Weight Gain During Mental Health Treatment May Negatively Impact Hopefulness, Medication Attitudes, and Depression

woman standing on scale
woman standing on scale
Researchers conducted a study to investigate the bidirectional nature of the relationship between obesity and depression.

The following article is a part of conference coverage from Psych Congress 2020 Virtual Experience, held virtually from September 10 to 13, 2020. The team at Psychiatry Advisor will be reporting on the latest news and research conducted by leading experts in psychiatry. Check back for more from the Psych Congress 2020.


Patients receiving a holistic mental health intervention in a residential or outpatient rehabilitation facility experienced greater hope about their future, improved attitudes toward taking psychiatric medication, and reduced depression symptoms if they lost weight during treatment compared with patients who gained weight during therapy, according to study results presented at Psych Congress 2020, held virtually from September 10 to 13, 2020.

The study included 305 patients who were treated at a private residential and outpatient adult rehabilitation program. Patients were treated for major depression (49.5%), bipolar disorder (19.0%), anxiety (12.1%), schizophrenia (10.5%), and “other” diagnoses (8.9%). Treatment included evidence-based practices — such as pharmacologic interventions, psychotherapy, and social/vocational training — and a “Healthy Challenge” intervention comprising physical fitness (supervised by a physical trainer), psycho-education, and a low-carbohydrate/high-lean-protein nutrition plan.

Researchers obtained pre- and post-treatment data on patients’ hopes for the future, as assessed using the Beck Hopelessness Scale (BHS); medication attitudes, as assessed with the Medication Attitude Inventory (MAI); and functional gains, as assessed with the Behavior and Symptom Identification Scale (BASIS-32). The Montgomery-Asberg Depression Rating Scale (MADRS) was also used to monitor symptoms of depression among patients.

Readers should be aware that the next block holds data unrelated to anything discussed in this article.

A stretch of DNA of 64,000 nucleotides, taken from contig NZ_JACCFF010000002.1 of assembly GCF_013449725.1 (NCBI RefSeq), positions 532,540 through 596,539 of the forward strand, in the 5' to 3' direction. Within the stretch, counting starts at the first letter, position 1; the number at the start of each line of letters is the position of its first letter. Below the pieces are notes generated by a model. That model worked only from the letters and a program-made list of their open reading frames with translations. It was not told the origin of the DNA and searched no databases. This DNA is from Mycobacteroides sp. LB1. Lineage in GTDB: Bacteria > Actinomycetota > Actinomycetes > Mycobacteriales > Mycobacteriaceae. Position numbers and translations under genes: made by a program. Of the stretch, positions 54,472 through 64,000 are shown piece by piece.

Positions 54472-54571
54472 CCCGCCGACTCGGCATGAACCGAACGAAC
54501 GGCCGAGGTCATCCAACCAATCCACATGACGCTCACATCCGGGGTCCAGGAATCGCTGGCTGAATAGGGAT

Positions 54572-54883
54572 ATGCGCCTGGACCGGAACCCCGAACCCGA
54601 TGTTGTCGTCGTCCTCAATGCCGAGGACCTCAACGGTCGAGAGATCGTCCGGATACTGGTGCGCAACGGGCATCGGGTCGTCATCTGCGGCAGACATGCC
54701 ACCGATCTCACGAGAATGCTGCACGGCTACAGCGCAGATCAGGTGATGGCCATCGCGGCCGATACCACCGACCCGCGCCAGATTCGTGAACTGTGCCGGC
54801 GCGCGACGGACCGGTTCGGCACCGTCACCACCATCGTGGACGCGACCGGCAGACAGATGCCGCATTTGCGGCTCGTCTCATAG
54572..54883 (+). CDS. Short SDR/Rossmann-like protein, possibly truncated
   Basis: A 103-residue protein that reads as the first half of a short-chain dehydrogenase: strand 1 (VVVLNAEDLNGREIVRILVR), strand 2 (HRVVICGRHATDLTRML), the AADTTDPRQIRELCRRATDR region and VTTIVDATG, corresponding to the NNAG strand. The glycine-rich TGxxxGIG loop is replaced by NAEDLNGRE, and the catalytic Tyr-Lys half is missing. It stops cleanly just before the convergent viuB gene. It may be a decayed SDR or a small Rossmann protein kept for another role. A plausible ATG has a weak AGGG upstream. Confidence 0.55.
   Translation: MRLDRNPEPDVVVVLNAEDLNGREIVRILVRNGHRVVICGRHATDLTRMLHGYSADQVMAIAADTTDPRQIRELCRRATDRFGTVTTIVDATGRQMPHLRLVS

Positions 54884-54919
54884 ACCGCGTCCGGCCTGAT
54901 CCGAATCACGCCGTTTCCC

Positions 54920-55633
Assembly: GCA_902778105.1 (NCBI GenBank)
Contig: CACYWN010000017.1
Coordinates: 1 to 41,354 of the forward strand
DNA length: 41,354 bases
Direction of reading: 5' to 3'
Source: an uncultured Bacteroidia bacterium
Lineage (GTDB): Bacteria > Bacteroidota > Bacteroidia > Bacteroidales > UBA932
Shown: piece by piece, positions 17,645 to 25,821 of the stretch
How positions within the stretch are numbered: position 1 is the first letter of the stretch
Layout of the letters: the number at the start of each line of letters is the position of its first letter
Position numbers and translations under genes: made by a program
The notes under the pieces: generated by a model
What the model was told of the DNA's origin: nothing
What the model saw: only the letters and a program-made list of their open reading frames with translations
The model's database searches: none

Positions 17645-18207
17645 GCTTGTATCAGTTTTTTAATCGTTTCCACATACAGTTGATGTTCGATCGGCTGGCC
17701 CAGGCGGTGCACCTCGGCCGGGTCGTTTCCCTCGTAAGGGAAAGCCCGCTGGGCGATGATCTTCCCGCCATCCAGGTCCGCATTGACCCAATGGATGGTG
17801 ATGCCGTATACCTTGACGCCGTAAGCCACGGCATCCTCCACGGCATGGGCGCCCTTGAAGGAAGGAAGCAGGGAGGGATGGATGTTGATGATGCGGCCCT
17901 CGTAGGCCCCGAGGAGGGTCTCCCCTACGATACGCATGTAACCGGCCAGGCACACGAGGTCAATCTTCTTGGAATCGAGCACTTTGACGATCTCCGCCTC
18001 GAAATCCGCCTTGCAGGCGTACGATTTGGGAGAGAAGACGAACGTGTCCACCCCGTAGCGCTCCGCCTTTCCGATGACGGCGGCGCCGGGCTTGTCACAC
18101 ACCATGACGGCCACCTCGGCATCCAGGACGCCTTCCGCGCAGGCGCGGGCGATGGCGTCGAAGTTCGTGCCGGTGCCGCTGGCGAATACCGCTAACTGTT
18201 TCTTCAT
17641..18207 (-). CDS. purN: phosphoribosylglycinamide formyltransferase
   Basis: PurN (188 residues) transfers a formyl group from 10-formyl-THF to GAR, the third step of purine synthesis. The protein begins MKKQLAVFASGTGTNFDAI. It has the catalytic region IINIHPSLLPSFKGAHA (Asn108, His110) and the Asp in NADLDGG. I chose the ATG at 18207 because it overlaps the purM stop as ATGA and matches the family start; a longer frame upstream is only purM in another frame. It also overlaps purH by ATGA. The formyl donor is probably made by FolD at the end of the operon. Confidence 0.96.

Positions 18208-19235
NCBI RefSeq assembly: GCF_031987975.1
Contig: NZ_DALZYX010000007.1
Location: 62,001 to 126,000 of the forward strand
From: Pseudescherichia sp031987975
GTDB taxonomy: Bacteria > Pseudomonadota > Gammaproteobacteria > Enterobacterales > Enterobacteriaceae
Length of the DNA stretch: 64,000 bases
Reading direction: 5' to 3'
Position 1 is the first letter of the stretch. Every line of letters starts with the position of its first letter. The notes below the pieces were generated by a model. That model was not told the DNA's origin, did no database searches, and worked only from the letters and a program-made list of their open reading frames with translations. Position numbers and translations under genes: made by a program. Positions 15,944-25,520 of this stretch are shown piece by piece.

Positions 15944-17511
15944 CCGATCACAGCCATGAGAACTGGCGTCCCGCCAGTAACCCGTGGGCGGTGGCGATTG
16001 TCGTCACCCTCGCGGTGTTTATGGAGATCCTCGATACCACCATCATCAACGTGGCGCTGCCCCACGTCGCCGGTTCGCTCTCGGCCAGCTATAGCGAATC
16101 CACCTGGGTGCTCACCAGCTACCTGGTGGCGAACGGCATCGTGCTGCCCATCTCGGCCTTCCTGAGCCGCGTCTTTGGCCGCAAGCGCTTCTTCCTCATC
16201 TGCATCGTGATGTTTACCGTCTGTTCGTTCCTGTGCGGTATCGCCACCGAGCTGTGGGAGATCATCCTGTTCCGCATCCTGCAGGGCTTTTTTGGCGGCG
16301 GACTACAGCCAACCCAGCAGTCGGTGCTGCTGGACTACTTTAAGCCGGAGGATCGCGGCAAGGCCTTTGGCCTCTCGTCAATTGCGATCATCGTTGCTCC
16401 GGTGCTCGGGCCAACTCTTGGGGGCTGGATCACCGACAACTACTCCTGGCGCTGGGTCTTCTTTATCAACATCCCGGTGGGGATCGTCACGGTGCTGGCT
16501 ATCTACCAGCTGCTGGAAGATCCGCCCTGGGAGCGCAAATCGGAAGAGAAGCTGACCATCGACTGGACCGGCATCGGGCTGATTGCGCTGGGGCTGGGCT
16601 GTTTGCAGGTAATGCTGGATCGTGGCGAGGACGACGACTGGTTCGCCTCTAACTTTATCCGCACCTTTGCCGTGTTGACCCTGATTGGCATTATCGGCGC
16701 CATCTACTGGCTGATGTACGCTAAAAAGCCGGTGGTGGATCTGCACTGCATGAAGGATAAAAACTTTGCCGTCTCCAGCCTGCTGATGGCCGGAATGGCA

A total of 216 patients with paired measurements were included in the final analysis. Overall, patients experienced a significant increase in body mass index (BMI) during and after treatment (mean, 1.52). The rate of BMI increase was higher for men than it was for women. When stratified by diagnoses, patients with bipolar depression had the largest mean increase in BMI (mean, 1.86).

Patients who experienced reductions in BMI had an approximately 25% greater increase in hopefulness compared with patients who experienced an increase in BMI (mean BHS, 4.86 vs 3.59, respectively). Decreases in BMI also correlated with a 30% improvement in attitudes toward taking medications compared with increases in BMI (mean MAI, 3.12 vs 2.19, respectively). Weight loss was associated with a 25% greater reduction in symptoms of depression compared with weight gait (mean MADRS, 13.97 vs 10.44, respectively).

Limitations of this study were the single-center design, as well as the inclusion of only adult patients.

“These results validate the importance of prioritizing holistic lifestyle medicine interventions, and psychiatric treatments in patients with depression,” concluded study author and presenter, Raymond Kotwicki, MD.

Disclosure: This study was conducted at Skyland Trail, a private, non-profit psychiatric rehabilitation facility.

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Kotwicki R, Balzer A, Harvey P, et al. The clinical implications of weight gain on depression and anxiety in mental health treatment. Presented at: Psych Congress 2020 Virtual Experience; September 10-13, 2020. Poster 203.